The way we have treated the women who have come forward to report rapes is horrid. They’ve been dragged through the mud in the court system with lawyers trying to show that they were asking for it. The community often looked down of these women as being beneath contempt because only bad girls got raped. And then there are the idiots who seem to think that because a girl gets raped she must be some sort of easy lay and they want to get some too.
It’s no wonder they don’t report the crime. Would you?
This isn’t something new. It has been with us a long time. The only difference is that today we have social media that is capable of reaching an untold number of people within seconds. The stories might have rumours between friends back in the day or in coffee klatches, later on rumours moved down the line on the telephone, but always limited to a few at a time. A post on Facebook can reach hundreds or thousands and a Twitter message can suddenly go to millions.
So what is the answer? Will another law help?
It might, but we don’t seem to be able to enforce the laws we already have. And if rape victims are too afraid to come forward will these laws help at all?
What we need to do is to understand that rape happens to nice girls. And we need to teach our kids that bad things like rape happen to nice people and sadly we need to start teaching this to kids before they leave elementary school.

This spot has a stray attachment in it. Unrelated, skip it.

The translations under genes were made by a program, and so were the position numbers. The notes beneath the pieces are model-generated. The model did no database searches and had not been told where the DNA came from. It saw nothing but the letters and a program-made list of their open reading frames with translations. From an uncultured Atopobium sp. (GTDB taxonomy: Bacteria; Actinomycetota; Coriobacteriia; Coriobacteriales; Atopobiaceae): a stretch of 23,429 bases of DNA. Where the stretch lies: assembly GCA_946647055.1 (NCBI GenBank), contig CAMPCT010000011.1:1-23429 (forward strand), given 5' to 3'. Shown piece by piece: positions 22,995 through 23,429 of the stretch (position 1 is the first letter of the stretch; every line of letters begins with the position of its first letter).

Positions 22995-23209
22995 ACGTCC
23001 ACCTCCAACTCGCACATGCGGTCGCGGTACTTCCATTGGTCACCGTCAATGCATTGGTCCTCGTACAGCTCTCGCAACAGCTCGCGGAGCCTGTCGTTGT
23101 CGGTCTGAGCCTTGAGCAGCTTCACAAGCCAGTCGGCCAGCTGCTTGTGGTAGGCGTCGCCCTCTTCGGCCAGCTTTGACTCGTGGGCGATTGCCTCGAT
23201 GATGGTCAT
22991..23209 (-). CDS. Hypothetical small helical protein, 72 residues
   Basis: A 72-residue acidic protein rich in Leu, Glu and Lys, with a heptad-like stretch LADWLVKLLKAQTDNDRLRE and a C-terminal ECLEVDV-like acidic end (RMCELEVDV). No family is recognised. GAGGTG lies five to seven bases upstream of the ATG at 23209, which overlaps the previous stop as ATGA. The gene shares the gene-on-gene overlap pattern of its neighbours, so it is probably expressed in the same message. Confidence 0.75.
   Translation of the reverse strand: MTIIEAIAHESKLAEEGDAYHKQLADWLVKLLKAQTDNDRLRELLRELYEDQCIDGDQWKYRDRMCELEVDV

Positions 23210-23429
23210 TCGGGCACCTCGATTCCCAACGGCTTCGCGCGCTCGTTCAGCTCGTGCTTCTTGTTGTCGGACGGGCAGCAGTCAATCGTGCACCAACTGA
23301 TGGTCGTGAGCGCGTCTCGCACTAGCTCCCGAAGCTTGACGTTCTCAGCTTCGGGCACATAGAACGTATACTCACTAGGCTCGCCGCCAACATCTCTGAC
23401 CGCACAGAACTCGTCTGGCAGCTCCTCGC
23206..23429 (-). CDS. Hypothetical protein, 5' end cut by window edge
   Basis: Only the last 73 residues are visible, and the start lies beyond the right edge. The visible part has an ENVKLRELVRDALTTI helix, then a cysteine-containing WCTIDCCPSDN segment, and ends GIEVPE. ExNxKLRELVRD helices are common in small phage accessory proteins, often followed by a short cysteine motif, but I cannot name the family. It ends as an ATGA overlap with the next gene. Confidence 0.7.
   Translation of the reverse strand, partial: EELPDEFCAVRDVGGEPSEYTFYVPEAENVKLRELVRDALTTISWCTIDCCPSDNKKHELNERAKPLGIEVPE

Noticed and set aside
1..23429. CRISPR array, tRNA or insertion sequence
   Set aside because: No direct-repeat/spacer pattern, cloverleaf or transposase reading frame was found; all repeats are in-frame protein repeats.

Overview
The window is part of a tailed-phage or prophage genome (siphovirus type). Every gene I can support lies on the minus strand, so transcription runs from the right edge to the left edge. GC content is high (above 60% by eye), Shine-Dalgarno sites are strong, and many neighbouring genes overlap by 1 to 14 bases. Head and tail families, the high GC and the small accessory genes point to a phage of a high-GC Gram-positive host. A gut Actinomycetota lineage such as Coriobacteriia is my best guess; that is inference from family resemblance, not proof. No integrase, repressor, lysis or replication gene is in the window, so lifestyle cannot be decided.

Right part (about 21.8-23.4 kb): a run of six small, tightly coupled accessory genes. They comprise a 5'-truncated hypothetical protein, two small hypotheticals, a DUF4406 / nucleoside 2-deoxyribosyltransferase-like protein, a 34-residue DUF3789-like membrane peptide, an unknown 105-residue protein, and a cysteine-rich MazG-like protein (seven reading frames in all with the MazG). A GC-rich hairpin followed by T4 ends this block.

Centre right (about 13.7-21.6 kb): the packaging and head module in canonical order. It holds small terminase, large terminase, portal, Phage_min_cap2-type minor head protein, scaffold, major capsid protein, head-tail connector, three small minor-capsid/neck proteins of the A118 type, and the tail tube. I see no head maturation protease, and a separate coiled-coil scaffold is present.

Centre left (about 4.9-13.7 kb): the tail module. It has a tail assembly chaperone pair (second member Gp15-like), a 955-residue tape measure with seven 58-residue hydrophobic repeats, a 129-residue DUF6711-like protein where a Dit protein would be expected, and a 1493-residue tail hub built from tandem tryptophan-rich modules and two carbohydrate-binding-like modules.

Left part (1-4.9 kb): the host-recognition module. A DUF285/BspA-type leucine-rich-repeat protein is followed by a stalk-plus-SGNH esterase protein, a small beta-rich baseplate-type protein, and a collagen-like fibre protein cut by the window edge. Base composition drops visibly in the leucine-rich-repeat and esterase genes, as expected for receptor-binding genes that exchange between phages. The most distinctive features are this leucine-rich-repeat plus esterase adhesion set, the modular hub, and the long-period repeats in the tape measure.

I’m not saying this is a school thing, parents teach kids too, and it should be parents teaching this to their own kids.
CBC Windsor had an interview with a 14 year old girl who was raped when she was 12. She said that she was harassed and bullied by the others at her school when they found out. When the interviewer asked her about it, she said that the other kids didn’t understand, they didn’t realize what they were doing was wrong.
She is very wise for 14 years old.
We need to remove the stigma from being a victim of rape. We need to enable these girls and women so that they can be confident that they will not suffer for naming the person who committed this crime against them.
Earlier I mentioned that less than 10% of rapes are reported in Canada… That means that 90% of the rapists are not charged, not brought to justice…
Think about it,